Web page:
The power of doing nothing
It just happens that we, humans, always try to find new things to do with our dogs. A new activity, game, training method. We are chasing the latest developments in the dog training industry because we want to improve our dogs’ well-being and help them be happier dogs.
What if we tell you that to reach these goals you can do absolutely nothing with your dog? Yes, you read it correctly. Doing absolutely nothing is a wonderful thing for dogs (and for you).
Why is that so?
In this blog we explore six amazing benefits of doing nothing with our dogs.
1) Rest and relaxing
In the dogs’ ethogram (set of natural behaviours) we see a lot of rest and relaxation. By nature, dogs are rather slow animals. In fact, they spend more than half of their day inactive: sleeping, laying down, relaxing and watching the world go by. Now think – is this true for your dog? Do they sleep enough hours in one full day (12-14 h for a healthy adult dog)?
If your answer is no, consider doing less – shorten the walks, include fewer activities and more calm during the day. This will help your dog rebalance their body and brain, sleep better and more. Check our blog on the importance of sleep to learn more on this topic.
Doing nothing is especially important after special / stressful events, such as going to the vets or an unusually long fun walk.
2) Social rest in ethogram
Not only do dogs sleep and rest a lot naturally, they also prefer to do it together with their social group. Turid Rugaas, our incredible mentor and teacher, often tells us that the best thing to do with our dogs is to lie down and rest together. As simple as it is, resting together is a wonderful bonding experience and teaches your dog to be calmer at home. You can also add such moments of rest and simply being together with your dog to your walks.
3) Creating calm context around you
Resting together with your dog also teaches them to be calm around you. You become a predictor of something pleasant and calm for them. As a result, it will be easier for your dog to keep cool in more challenging situations when you are around. Magic, you say?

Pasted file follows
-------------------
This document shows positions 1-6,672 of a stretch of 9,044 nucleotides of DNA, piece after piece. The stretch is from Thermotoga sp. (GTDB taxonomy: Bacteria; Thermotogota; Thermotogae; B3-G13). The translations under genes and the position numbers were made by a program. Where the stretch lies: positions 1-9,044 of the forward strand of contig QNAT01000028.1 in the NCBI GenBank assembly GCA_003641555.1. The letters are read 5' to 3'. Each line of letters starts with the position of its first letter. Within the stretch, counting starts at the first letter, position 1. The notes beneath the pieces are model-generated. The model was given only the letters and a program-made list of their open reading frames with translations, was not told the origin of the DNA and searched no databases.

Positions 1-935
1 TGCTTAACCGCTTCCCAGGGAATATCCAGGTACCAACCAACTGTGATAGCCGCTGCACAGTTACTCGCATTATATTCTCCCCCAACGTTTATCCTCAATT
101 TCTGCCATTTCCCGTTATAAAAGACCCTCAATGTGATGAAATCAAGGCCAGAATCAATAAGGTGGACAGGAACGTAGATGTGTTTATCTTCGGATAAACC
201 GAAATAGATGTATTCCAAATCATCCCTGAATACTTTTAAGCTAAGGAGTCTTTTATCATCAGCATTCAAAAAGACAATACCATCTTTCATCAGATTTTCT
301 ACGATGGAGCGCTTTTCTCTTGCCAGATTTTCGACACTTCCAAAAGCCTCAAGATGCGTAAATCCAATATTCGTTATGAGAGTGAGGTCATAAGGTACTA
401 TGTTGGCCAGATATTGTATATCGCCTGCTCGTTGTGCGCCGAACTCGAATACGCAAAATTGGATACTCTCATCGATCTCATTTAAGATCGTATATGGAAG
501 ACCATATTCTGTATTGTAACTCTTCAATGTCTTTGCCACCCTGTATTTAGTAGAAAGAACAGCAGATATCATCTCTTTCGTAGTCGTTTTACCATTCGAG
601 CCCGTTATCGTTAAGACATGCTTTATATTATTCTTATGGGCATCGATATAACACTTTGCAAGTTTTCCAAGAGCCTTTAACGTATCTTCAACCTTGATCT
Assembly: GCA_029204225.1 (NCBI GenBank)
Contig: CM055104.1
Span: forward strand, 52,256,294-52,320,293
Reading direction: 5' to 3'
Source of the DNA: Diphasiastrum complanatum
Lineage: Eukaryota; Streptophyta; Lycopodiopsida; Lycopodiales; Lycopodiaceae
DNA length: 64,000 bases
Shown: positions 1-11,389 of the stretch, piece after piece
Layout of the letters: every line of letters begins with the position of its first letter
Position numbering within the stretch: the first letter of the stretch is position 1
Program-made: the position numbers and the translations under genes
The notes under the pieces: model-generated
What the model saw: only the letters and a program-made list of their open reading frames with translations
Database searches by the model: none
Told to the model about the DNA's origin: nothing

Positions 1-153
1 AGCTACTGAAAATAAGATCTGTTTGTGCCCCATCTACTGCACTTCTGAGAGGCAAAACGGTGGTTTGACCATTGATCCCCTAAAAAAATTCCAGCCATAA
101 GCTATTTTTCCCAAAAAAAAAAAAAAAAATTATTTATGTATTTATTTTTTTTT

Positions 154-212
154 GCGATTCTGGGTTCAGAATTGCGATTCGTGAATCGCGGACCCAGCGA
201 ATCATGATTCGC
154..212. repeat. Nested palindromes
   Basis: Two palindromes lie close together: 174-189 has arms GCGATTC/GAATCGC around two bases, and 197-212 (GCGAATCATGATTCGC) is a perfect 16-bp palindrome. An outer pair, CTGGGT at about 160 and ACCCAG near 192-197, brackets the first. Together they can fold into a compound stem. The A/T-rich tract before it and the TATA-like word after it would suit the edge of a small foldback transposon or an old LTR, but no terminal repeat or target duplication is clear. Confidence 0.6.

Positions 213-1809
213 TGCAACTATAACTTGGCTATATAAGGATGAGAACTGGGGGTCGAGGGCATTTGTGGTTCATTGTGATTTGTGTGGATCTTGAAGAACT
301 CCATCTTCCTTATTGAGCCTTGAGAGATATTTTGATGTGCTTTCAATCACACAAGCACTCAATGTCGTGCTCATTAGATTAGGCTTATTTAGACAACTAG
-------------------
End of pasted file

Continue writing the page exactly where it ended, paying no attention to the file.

No magic, only learning principles! To illustrate this better, we will give a contrary example. Think of a friend or a family member who usually plays and gets your dog excited. How does your dog behave around them? And what about people who behave calmly around your dog?
Exactly, it’s much easier for your dog to stay calm around quiet people. Knowing this, you can now ask such higher-energy people to do nothing and stay calm around your dog, to help your dog behave calmer as well. To make it easier for people, try keeping them busy with a book or, more relevant nowadays, a phone.
4) Learning to be calm
When we think about doing nothing on walks, it usually means we choose a calmer place to sit down and quietly spend some time with our dog. Doing absolutely nothing, including no talking, no looking at the dog and no commands! This gives your dog a wonderful opportunity to practise calming down and staying quiet in different situations. Yes, doing nothing can be a real skill!
5) Time to process and learn
Such sessions of calm also give dogs a chance to observe the world around them and learn to cope with it (hopefully, you choose a long enough distance from any triggers, so your dog can learn in own pace). This is especially important for puppies and dogs coming from a shelter: they really need time to process and learn that the world around them is safe.
6) There are also benefits of doing nothing for us, humans!
When we stop for a calm session with our dog, take a moment to slow down, breathe, see the world around us and appreciate the bond we have with our dog, we engage in a sort of meditation. Meditating has proven health benefits for us, so why not do it more often?
It’s a truly amazing tool and we recommend doing nothing to all dog guardians!
To learn more about dog behaviour and get tools to help your dog become calmer, happier individuals, join us at the Level 1 course. Get introduction to dog behaviour, dog language and problem solving. We are starting already on the 14th of August! Learn more and join on this link:
The importance of sleep for dogs
Apr 24, 2023 | Problem behaviour